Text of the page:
Monday, August 28, 2006

About the bookshop

The Haunted Bookshop, by Christopher Morley, refers to Roger Mifflin's Parnassus at Home, the Brooklyn shop where he (having retired from the bookmobile business) sells used books, haunted by "the ghosts of books I haven't read. Poor uneasy spirits, they walk and walk around me. There's only one way to lay the ghost of a book, and that is to read it."

So I read it. It is charming, sweet, funny, etc, but not quite so carefree as its predecessor.

Written in 1919, this little mystery story (no ghosts or hauntings, by the way) strings together several monologues (some disguised as debates or letters) mostly about the importance of literature, the power of books (in shaping our leaders!), but also against war, and with plenty of anti-German sentiment thrown in.

One of the most interesting exchanges, still timely today, concerns whether the publishing industry drives the public's tastes or feeds its demands and what role the bookseller plays between them.

While I agree with most of his points, Roger Mifflin tends to sermonize, and given the type of person likely to pick up this book, he's preaching to the choir. Repeatedly he makes the case for "good books" — real literature — over the pulp the vast majority of the public consumes (without ever really defining the qualities that constitute either; we all have a sense of what falls into these categories...).

"...if the stuff's amusing, it has its place. The human yearning for innocent pastime is a pathetic thing, come to think about it. It shows what a desperately grim thing life has become. One of the most significant things I know is that breathless, expectant, adoring hush that falls over a theatre at a Saturday matinee, when the house goes dark and the footlights set the bottom curtain in a glow, and the latecomers tank over our feet climbing into their seats — [...] but it makes me sad to see what tosh is handed out to that eager, expectant audience, most of the time. There they all are, ready to be thrilled, eager to be worked upon, deliberately putting themselves into that glorious, rare, receptive mood when they are clay in the artist's hand — and Lord! what miserable substitutes for joy and sorrow are put over on them! Day after day I see people streaming into theatre and movies, and I know that more than half the time they are on a blind quest, thinking they are satisfied when in truth they are fed on paltry husks. And the sad part about it is that if you let yourself think you are satisfied with husks, you'll have no appetite left for the real grain."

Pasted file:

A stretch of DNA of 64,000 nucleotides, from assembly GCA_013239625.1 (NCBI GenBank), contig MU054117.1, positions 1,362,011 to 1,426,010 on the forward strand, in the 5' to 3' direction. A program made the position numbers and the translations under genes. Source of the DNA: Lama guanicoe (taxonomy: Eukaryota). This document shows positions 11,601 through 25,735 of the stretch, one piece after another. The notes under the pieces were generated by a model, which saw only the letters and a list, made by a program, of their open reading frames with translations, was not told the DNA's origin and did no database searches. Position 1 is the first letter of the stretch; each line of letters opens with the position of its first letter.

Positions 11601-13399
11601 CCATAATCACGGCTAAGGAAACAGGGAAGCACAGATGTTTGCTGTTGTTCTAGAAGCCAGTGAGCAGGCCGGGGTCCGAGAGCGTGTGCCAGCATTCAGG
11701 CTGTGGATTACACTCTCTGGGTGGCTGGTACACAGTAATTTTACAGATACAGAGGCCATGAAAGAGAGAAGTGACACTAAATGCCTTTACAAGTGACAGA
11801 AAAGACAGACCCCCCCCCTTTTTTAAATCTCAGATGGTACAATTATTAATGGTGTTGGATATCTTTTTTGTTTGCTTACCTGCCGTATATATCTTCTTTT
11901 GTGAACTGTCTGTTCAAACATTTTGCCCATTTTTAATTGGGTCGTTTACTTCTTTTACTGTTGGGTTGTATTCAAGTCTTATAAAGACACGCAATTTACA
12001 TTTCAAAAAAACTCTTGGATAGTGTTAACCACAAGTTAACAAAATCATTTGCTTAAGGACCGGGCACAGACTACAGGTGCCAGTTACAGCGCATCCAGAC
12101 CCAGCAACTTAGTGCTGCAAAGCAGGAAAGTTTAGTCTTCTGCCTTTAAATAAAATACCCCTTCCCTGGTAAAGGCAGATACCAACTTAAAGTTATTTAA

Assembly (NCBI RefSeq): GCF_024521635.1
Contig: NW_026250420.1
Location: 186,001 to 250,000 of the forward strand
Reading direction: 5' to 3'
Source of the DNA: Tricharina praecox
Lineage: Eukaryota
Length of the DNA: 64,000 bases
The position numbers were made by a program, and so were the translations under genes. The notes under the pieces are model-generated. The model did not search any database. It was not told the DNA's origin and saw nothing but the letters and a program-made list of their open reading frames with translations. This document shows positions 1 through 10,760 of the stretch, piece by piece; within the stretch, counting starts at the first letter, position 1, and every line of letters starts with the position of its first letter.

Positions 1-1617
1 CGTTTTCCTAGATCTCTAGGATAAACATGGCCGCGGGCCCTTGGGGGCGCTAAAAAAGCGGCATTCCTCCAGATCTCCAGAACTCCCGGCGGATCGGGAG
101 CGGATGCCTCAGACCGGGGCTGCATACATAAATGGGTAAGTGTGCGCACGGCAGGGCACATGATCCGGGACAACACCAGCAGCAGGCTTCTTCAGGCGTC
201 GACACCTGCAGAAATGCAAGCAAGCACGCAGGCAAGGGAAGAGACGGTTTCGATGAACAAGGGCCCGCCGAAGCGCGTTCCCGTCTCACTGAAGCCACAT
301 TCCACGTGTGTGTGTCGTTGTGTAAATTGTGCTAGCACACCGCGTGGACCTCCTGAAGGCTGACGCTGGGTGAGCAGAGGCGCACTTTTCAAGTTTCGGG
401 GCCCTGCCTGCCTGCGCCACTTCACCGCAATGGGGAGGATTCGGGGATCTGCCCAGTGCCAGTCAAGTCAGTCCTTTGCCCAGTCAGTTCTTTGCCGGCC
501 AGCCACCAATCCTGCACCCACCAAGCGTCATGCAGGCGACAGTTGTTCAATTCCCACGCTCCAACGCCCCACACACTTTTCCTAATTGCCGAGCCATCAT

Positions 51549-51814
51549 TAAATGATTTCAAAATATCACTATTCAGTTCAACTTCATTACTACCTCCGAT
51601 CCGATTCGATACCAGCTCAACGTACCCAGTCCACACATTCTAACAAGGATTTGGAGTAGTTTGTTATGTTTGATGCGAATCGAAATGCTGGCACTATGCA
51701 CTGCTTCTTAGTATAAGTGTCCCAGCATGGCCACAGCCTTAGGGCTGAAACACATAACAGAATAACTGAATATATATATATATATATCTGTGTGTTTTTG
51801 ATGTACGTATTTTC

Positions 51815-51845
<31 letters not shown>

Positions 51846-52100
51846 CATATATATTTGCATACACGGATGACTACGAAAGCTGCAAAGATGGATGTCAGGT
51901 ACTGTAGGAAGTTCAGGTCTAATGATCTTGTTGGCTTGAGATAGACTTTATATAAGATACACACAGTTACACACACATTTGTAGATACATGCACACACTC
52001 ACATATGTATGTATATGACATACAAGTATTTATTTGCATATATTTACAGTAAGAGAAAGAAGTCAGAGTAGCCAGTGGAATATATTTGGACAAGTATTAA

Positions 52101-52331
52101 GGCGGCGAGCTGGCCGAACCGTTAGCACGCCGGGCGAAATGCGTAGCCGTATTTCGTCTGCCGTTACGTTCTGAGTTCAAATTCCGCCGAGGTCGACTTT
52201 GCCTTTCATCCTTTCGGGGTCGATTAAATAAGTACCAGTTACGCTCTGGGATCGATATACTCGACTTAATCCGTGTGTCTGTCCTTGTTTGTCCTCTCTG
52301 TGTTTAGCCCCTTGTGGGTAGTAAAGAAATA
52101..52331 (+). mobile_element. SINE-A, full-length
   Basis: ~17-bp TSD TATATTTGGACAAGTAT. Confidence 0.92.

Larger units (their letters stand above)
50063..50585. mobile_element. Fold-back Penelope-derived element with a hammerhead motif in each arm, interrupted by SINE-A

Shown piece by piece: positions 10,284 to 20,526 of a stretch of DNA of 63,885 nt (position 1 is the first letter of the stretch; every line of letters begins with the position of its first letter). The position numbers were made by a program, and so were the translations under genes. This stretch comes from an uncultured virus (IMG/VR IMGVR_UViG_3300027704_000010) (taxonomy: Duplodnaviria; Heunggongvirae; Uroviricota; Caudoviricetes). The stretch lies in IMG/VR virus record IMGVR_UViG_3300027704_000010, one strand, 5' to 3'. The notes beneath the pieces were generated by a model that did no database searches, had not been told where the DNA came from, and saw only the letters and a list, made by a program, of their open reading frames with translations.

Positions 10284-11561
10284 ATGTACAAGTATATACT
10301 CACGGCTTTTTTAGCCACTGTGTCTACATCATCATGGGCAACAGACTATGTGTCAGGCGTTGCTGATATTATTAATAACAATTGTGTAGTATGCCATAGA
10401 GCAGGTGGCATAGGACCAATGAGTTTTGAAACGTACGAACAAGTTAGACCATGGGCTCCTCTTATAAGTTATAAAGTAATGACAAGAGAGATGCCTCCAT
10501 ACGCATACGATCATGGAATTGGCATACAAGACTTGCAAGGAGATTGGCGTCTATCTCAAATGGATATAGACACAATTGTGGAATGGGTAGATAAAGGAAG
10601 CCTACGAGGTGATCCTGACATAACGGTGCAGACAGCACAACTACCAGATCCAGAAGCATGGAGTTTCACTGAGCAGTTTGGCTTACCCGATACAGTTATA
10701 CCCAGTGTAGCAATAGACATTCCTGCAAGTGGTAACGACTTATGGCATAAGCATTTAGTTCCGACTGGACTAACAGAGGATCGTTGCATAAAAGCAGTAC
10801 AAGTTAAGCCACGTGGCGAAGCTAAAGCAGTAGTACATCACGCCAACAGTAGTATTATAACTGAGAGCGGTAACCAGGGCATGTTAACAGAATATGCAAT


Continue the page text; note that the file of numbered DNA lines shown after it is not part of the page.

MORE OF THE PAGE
This book then is a light snack, nutritious and tasty, but not very filling. The stuff's amusing, and has its place.
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